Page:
[Ppnews] Holder & the Puerto Rican political prisoners

Political Prisoner News ppnews at freedomarchives.org
Thu Mar 12 10:21:41 EDT 2009


Note: From time to time we will publish 
commentaries by guest writers. Please note that 
the opinions presented in this essay are not 
necessarily shared by the National Institute for Latino Policy (NiLP).

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Eric Holder and the
Puerto Rican political prisoners

By Jan Susler (February 28, 2009)

The Puerto Rican political prisoners figured 
prominently in the U.S. Senate’s confirmation of 
Eric Holder. President Obama’s choice for U.S. 
Attorney General, Holder, had served as the 
number two man in the Department of Justice in 
the Clinton administration when Clinton granted 
two sets of pardons in September of 1999, to 
Puerto Rican political prisoners, and in January 
of 2001, to fugitive financier Marc Rich, which 
turned out to be controversial for very different 
reasons, and for which Mr. Holder was called upon to answer.

 From the very moment President Obama named Eric 
Holder as Attorney General, the Right gave notice 
that Mr. Holder would bear the brunt of its wrath 
over the Republican defeat at the polls, and that 
these pardons would be their focus.

News that Mr. Obama would defend Holder’s role in 
the Puerto Rico clemency foreshadowed what the 
nominee would say at the hearings. Grilled first 
about the Rich pardon, Mr. Holder humbly accepted 
that he had made a mistake. However, when pressed 
to say that the clemency of the Puerto Rican 
political prisoners was also a mistake, he 
refused to disown responsibility and refused to 
concede to pressure to say it was a mistake. 
Instead, Holder defended the decision to grant 
clemency as “reasonable.” He listed the broad 
support for their release, including Nobel Peace 
Prize laureates, Coretta Scott King, President 
Carter, and Desmond Tutu. He noted that they had 
not committed any acts resulting in death or 
bodily injury, and he mentioned the significant 
amount of time they had served in prison. 
Interestingly, he did not mention the productive, 
successful lives being lived by the women and men released in 1999.

 From Puerto Rico, support for Holder’s 
confirmation was universal. In a letter to the 
House and Senate leadership, the newly elected 
Republican pro statehood governor assured that 
Holder’s support for the release of the political 
prisoners should not impede his confirmation, 
noting that not only were they not convicted of 
harming anyone or taking a life, but that they 
had already served lengthy terms in prison. The 
letter also referred to the support in 1999 from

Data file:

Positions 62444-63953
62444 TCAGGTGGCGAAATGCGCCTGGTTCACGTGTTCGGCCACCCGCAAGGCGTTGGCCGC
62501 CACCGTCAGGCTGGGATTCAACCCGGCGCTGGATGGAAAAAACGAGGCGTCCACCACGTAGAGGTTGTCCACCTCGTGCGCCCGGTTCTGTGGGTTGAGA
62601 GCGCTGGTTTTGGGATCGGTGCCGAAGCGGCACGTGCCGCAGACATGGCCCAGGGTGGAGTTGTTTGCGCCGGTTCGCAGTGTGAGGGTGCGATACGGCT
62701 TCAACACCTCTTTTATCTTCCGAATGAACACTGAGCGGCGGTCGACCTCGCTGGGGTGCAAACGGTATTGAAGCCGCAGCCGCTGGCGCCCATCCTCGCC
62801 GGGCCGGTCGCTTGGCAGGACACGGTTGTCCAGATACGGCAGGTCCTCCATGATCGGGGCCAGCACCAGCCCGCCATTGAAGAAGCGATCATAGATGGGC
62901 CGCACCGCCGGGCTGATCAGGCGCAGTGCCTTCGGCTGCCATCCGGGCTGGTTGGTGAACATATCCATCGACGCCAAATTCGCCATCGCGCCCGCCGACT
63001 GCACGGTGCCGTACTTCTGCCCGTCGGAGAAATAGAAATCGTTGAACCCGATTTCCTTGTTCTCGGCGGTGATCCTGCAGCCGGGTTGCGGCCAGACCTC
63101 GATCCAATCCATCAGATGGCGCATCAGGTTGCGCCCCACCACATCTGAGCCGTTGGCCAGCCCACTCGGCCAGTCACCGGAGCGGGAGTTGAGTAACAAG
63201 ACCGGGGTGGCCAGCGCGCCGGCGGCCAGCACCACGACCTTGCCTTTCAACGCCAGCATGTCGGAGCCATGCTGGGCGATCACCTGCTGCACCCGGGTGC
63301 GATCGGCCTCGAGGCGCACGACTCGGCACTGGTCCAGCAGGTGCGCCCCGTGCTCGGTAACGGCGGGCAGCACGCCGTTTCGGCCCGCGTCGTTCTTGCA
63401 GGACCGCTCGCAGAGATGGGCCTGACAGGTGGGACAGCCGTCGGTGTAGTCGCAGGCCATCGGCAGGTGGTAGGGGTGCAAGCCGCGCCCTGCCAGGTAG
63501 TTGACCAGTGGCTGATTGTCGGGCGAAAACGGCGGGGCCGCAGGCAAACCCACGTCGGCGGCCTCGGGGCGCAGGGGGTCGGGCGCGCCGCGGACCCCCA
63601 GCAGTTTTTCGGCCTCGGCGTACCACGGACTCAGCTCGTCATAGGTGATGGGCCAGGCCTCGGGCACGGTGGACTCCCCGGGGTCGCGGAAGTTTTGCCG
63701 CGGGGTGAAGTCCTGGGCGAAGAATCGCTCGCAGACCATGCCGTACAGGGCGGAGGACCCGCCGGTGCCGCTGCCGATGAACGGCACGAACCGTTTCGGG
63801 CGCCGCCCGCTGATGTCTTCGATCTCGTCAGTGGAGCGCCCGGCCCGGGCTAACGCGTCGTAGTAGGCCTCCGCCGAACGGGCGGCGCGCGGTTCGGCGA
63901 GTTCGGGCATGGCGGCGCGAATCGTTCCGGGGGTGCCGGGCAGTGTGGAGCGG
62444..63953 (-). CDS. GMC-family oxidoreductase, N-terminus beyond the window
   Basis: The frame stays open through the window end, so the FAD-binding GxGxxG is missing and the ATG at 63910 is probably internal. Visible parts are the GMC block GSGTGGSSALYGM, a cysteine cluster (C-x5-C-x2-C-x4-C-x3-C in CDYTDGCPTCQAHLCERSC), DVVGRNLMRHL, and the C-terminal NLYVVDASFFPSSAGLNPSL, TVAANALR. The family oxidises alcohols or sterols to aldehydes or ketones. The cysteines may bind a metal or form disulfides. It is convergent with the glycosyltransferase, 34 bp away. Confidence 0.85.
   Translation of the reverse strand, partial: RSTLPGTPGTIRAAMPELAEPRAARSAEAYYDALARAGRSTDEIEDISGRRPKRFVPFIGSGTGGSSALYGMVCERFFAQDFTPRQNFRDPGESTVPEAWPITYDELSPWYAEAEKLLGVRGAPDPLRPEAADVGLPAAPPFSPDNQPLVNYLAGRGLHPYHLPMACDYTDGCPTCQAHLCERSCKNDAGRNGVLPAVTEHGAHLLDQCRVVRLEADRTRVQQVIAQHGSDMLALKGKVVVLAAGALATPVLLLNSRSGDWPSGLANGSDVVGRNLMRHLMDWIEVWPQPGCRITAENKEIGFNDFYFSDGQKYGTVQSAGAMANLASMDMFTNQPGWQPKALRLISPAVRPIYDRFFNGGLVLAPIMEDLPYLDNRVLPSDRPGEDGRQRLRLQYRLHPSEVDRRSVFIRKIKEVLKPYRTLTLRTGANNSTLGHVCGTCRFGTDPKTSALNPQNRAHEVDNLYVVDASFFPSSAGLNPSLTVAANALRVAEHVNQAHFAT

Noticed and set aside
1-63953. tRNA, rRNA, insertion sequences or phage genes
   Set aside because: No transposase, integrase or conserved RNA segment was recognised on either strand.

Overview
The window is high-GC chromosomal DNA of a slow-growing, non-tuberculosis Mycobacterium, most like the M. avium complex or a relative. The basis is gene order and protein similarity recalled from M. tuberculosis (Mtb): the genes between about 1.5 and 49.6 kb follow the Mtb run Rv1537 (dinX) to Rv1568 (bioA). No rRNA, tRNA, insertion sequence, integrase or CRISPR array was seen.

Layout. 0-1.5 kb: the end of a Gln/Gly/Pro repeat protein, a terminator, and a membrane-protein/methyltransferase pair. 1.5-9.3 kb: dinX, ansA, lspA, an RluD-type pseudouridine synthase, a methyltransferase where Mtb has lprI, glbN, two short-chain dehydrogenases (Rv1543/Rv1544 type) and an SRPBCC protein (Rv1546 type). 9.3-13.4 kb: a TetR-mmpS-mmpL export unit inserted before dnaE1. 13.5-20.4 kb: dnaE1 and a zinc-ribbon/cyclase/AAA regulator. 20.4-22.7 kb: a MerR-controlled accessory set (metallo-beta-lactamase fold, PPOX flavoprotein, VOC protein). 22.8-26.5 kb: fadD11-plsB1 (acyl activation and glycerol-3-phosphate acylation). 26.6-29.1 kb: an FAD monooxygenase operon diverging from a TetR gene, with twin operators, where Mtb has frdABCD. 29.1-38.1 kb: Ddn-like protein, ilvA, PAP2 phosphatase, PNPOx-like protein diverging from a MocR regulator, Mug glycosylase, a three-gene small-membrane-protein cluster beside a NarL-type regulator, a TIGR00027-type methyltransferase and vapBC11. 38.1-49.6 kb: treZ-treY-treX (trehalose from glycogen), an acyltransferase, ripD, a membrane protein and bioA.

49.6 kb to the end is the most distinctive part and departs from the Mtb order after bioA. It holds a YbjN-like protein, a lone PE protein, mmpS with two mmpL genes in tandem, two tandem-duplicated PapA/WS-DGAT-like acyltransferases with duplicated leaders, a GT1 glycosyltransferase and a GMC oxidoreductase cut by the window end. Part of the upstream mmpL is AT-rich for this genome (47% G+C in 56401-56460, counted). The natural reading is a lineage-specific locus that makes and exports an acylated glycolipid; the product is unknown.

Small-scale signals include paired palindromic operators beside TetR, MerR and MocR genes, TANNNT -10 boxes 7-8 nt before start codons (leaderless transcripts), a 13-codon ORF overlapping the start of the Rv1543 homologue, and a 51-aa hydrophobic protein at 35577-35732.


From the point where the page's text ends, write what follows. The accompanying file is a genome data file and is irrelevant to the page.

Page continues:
broad sectors in the Island, including former 
governor and founder of his own pro statehood party, Don Luis A. Ferré.

Pedro Pierluisi, Puerto Rico’s new resident 
commissioner in Washington, followed the 
governor’s lead. Responding to the criticism of 
Holder’s role in the release of the political 
prisoners, Pierluisi offered, “I have never been 
against that decision,” adding, “I think that (in 
the process of the clemencies) Holder exercised 
his discretion in a reasonable way.”

The Senate of Puerto Rico passed a resolution 
supporting the confirmation of Mr. Holder, stating, in pertinent part:

As Deputy Attorney General, he was assigned to 
evaluate the topic of clemency for sixteen Puerto 
Rican prisoners, members of the Armed Forces of 
National Liberation (FALN), convicted and 
imprisoned during the 70's and the early 80's in 
the United States, under sedition statutes. This 
movement for clemency was supported by numerous 
distinguished public figures in the United 
States, Puerto Rico, and other countries, 
including clergy, community organizations, and 
members of Congress, among others. Many of these 
former political prisoners live in Puerto Rico. 
Among them is Elizam Escobar, a painter who, 
since his release, has made significant 
contributions to the Puerto Rican arts.

Other support was also forthcoming from Puerto 
Rico, including from pro statehood senator 
Kenneth McClintock, who spoke as National 
Committeman of the Democratic Party, echoing the sentiments of the governor.

With this support, as well as support from the 
leadership of virtually every law enforcement 
organization and even the senator who had led the 
opposition to his confirmation, Mr. Holder was confirmed.

Veteran independentista leader Juan Mari Bras, 
expressing optimism that Holder would be 
confirmed, stated, “We are hopeful [.....] that 
he can finish the work he started with the Puerto 
Rican prisoners, releasing those who are still in prison.”

For further information:

Jan Susler
People's Law Office
1180 N. Milwaukee
Chicago, IL 60642
773/235-0070 x 118
<mailto:jsusler at aol.com>jsusler at aol.com



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